A good way to show that Modern Baseball have become an influential band is to acknowledge that they’ve gone through a very distinct career arc that most of these beloved […]
A good way to show that Modern Baseball have become an influential band is to acknowledge that they’ve gone through a very distinct career arc that most of these beloved emo bands tend to experience. They released a couple of truly acclaimed albums which would go on to spawn a healthy number of copycats before calling it a day much earlier than most would’ve preferred, upon which the stock of those albums has begun to increase even further. Granted, that’s not an exact science, but given what Slaughter Beach, Dog has achieved as a post-band solo project for MoBo guitarist and vocalist Jake Ewald, it’s a pattern that’s continued even up to now. Birdie was the sort of intricate, intelligent indie-rock album that’s part and parcel with with endeavours like this, leading to Slaughter Beach, Dog becoming a rather significant entity in its own right. But there’s also a limit to what this sort of thing can achieve, and just like how others in the same position have quickly drifted towards tepid, uninspired idea-recycling for their subsequent efforts, it’s not like Ewald can be automatically ruled out of that particular conversation.
And yet, Safe And Also No Fear continues to do a good job of keeping that watermark high. At least when compared to Birdie, this sophomore effort treads on some more well-worn ground overall, but it rarely sees Ewald succumbing to the more egregious clichés associated with albums like this, and for what is effectively a compact and intimate release in pretty much every fashion, it has the feeling of something wanting to reach a bit wider. That’s not to say that the rather standard, earthy indie-emo fare has been left behind, but Ewald has a better command of it than most, and that’s imperative in setting Safe And Also No Fear apart.
Boiled down to its absolute essentials though, it’s easy to see where the overfamiliarity can sink in here, especially in the presentation. It’s all very low-key, resting on rumbling electric guitars serving as a backbone to a more acoustic foundation, while percussion is unwaveringly steady and Ewald adopts a low vocal style that wears its world-weariness prominently. It’s easy to dismiss it as a very well-worn standard, and with a track like Heart Attack that feels stripped down even by that standard, that’s not exactly difficult to dispute, but there’s a bit more of an interesting command of breadth in the melody that works well to Ewald’s advantage. The sprawling Black Oak is the best example as its echoing guitars, soft percussion and keys mesh into a gorgeously nuanced extended outro, but there’s also the country-tinged subtlety of Dogs and more upbeat college-rock of Tangerine that take their longstanding beats and do something a bit more with them. Alongside production that accentuates these subtleties and makes for a mix that’s a lot broader in what it wants to achieve, it makes a rather simple and no-frills compositional style (something that isn’t exactly new in this scene) feel a bit weightier and more expansive. It’s a similar case with the writing too, as Ewald takes a rather basic thematic styleset for this brand of emo and peppers it with some distinct turns of phrase for something more distinct to him.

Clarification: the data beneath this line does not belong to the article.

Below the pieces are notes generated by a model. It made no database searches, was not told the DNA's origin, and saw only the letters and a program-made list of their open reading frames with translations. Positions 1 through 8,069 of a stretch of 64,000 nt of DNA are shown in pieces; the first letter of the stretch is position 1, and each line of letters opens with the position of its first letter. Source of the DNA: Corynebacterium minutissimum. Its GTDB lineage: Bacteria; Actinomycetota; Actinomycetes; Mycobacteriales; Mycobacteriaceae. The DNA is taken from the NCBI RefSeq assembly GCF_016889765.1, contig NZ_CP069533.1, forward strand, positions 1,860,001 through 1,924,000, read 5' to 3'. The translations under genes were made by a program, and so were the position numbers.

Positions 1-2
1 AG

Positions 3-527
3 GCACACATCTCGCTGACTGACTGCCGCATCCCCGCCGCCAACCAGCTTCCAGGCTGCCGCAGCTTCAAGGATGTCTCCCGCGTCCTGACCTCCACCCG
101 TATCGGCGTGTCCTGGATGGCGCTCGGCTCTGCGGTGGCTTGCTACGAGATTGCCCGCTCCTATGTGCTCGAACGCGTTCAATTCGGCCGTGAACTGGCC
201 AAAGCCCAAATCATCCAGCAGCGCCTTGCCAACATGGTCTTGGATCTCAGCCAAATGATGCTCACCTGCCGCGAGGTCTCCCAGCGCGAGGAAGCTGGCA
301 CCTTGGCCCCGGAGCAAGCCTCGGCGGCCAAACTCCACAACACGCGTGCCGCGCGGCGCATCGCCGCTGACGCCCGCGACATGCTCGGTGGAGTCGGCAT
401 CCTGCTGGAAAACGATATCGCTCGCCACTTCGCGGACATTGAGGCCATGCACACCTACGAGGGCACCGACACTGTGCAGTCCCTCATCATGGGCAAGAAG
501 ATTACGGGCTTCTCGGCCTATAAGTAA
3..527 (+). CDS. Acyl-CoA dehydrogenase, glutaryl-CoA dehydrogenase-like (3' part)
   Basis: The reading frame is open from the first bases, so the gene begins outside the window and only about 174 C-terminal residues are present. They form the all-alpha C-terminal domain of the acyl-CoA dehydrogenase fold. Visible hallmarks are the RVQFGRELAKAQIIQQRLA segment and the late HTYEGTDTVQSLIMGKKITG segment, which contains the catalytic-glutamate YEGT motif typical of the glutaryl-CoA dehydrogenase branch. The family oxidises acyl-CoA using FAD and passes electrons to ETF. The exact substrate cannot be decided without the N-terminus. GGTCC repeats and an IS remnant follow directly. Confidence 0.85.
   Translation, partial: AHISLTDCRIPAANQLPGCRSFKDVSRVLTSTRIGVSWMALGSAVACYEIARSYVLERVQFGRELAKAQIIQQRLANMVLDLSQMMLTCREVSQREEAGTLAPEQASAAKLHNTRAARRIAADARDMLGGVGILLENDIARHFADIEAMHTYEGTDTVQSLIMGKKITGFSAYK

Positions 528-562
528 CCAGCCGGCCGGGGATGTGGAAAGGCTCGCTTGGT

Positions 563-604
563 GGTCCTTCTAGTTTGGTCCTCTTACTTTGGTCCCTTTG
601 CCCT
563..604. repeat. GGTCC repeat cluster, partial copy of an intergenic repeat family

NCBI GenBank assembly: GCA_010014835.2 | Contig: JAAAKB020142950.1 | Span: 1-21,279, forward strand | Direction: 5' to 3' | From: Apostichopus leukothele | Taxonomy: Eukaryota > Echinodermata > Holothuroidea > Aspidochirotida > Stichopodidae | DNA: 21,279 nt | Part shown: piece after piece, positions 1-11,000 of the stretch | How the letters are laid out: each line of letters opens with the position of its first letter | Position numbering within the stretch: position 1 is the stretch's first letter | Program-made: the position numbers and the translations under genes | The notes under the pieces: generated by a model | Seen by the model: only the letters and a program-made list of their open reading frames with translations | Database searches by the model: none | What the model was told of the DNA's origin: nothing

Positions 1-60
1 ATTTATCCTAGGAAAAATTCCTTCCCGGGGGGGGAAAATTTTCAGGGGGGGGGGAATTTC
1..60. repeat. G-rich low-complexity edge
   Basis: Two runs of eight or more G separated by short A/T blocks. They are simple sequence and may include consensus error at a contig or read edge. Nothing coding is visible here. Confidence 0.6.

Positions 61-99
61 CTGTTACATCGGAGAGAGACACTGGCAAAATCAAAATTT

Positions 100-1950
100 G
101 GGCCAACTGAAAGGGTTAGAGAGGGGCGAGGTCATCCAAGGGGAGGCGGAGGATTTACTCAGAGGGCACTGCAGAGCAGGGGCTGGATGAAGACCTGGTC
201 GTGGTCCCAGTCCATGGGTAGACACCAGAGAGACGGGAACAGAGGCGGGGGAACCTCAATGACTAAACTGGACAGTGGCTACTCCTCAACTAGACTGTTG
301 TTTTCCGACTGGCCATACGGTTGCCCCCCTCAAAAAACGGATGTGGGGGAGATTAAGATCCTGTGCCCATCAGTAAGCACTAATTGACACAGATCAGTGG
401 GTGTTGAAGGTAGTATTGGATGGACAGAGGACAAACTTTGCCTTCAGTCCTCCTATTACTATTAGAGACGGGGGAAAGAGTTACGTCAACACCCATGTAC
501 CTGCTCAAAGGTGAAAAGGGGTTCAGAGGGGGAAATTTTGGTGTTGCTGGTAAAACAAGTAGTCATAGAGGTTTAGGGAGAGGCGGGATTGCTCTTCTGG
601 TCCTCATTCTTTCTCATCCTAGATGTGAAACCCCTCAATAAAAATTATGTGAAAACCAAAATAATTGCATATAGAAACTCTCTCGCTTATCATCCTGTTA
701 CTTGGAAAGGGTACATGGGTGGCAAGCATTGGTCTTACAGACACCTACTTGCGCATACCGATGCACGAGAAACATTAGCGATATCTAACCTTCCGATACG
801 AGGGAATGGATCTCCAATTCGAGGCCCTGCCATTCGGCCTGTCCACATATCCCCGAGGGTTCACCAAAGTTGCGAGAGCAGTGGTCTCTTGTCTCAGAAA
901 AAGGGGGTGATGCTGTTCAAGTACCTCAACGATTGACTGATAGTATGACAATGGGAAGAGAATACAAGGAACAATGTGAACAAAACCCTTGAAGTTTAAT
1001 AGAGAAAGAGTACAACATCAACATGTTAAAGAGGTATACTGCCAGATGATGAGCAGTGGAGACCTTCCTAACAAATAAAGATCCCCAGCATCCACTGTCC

It’s not much but it’s what prevents Slaughter Beach, Dog from diving into the doldrums that so much of indie-emo resides in, and even when there still isn’t a great deal to say about Safe And Also No Fear, that’s something to be commended. In some ways, it’s what makes this work as a sophomore project in particular; it’s definitely a weaker entry than Birdie, but where that album felt resoundingly like its own thing, especially at the time it was released, having this one build on those ideas rather than reworking them strikes as a necessary and generally effective stylistic step. It’s hard to say whether it’ll last all that long given the scene at large, but Safe And Also No Fear has the ideas worth exploring and intent worth investing in, and in cases like these, that can be enough.
For fans of: The Hold Steady, Modern Baseball, The Front Bottoms
Words by Luke Nuttall
‘Safe And Also No Fear’ by Slaughter Beach, Dog is released on 2nd August on Big Scary Monsters.